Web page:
The Office of the Superintendent of Bankruptcy recently released June bankruptcy statistics. Looking at the first six months of 2015, consumer insolvencies in Ontario were down a little over 3% compared to a year ago. In Ontario, bankruptcies have been on the decline since 2009, in large part due to a relatively strong economy and low interest rates. I believe, however, that there is significant upward pressure ahead.
Credit reporting agency TransUnion recently reported that delinquency trends are on a decline despite increased debt loads, making it appear that Canadians are getting better at handling consumer debt.
Contrary to common sense predictions, consumer insolvencies have actually declined while overall debt levels have increased. The question is: how long can this last?
The way I see it, many Canadians are playing chicken with their personal finances.
Lower delinquencies, and in large part lower consumer insolvencies, reflect our low interest rate environment. With the bank rate now hovering below 1%, and 3-year mortgage rates just above 2%, it’s not surprising that most consumers can keep up with their mortgage and variable rate credit payments.
The question is, what happens if you are facing a one-percent increase for the carrying costs of your line of credit? Or if your mortgage renews in four years, are you ready to absorb the possibility that your new mortgage rate may be higher than it is today?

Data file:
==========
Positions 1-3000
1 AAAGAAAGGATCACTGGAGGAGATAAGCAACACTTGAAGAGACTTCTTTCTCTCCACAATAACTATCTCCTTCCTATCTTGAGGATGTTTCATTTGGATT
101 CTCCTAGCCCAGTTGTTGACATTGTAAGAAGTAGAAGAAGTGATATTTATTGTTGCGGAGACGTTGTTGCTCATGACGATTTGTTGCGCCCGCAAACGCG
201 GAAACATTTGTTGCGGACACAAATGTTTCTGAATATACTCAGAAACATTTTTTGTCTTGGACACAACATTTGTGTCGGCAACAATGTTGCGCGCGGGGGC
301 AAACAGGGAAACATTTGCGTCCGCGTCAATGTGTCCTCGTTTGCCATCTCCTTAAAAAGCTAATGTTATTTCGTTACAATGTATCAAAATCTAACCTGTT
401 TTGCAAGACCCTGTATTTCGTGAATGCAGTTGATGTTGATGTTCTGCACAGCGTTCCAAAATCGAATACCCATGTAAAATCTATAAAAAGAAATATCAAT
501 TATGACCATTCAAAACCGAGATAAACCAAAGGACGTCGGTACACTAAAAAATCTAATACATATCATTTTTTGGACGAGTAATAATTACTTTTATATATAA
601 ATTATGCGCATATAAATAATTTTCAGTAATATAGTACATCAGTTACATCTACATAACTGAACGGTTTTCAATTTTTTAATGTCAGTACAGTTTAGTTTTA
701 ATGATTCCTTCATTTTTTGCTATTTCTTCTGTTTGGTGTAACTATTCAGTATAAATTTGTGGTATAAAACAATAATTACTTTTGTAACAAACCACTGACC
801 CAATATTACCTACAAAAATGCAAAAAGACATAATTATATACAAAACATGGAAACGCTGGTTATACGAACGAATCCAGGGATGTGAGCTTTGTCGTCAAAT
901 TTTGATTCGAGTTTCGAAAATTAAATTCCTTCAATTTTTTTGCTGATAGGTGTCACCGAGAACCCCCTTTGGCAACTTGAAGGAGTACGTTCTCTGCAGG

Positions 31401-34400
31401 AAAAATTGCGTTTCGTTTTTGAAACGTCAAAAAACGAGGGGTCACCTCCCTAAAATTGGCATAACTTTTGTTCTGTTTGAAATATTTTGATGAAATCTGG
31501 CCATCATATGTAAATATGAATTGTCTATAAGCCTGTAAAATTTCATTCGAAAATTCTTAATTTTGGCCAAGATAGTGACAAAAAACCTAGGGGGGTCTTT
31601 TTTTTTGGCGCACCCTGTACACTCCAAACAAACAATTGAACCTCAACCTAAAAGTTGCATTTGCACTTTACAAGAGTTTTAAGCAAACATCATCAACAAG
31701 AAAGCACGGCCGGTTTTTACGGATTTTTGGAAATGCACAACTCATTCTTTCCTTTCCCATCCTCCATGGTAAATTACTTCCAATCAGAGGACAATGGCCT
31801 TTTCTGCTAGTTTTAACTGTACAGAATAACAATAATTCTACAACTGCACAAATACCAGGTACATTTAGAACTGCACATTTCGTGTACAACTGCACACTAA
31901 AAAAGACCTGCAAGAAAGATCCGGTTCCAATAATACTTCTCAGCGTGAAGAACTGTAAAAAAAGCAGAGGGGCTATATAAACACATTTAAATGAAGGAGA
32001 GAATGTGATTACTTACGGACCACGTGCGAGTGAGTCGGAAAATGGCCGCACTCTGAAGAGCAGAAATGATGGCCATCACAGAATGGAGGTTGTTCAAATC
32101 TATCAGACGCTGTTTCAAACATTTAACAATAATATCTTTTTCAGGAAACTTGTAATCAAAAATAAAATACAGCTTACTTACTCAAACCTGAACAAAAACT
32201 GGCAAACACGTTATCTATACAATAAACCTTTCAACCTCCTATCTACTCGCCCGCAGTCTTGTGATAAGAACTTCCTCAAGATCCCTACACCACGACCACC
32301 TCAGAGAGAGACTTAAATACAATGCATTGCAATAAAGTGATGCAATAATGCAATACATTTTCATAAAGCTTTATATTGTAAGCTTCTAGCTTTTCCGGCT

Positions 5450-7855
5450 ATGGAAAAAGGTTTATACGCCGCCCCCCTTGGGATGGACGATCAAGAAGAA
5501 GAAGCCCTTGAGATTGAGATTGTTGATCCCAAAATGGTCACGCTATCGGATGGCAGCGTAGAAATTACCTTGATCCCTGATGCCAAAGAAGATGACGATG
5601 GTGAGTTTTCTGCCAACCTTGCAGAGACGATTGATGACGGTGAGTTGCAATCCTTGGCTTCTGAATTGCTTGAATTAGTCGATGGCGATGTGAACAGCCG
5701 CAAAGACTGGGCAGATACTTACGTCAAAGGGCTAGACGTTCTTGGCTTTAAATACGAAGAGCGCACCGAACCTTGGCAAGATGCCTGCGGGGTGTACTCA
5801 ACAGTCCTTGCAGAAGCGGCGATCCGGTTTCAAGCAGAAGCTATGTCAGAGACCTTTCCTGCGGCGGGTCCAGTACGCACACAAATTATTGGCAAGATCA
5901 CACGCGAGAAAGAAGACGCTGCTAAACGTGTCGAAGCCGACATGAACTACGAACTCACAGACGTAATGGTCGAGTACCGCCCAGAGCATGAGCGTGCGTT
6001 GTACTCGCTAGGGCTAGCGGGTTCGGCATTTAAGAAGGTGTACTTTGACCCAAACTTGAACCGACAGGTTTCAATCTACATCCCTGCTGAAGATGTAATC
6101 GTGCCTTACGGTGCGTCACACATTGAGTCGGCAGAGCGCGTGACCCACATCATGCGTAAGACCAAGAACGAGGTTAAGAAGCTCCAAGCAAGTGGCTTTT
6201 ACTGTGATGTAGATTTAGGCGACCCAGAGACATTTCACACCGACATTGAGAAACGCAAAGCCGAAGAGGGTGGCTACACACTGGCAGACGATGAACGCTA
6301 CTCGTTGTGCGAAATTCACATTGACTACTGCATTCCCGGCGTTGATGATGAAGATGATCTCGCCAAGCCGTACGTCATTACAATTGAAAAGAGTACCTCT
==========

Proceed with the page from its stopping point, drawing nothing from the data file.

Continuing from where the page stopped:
Rising interest rates will become one of the biggest causes of personal bankruptcy in the next few years. Today, one of the biggest reasons people find that their finances tip them into the realm of filing bankruptcy, is job loss. If economic conditions worsen, your job may be at risk. Looking at personal insolvencies filed in other provinces, this is exactly the scenario faced my many Canadians in provinces where the economy is driven by the price of oil. Alberta, Manitoba, Saskatchewan and several eastern Canada provinces have all seen increases in the number of consumer insolvencies in the last several months due to lower employment levels. Ontario’s employment conditions are relatively healthier, but what about your personal situation? How secure is your job today or tomorrow?
Do you have enough emergency money set aside to keep up with your debt payments until you find new work?
So yes, the good news is, consumer insolvencies in Ontario are low; most Canadians are handling their debt. But what happens when conditions change? Will you be ready or are you playing chicken with your debt?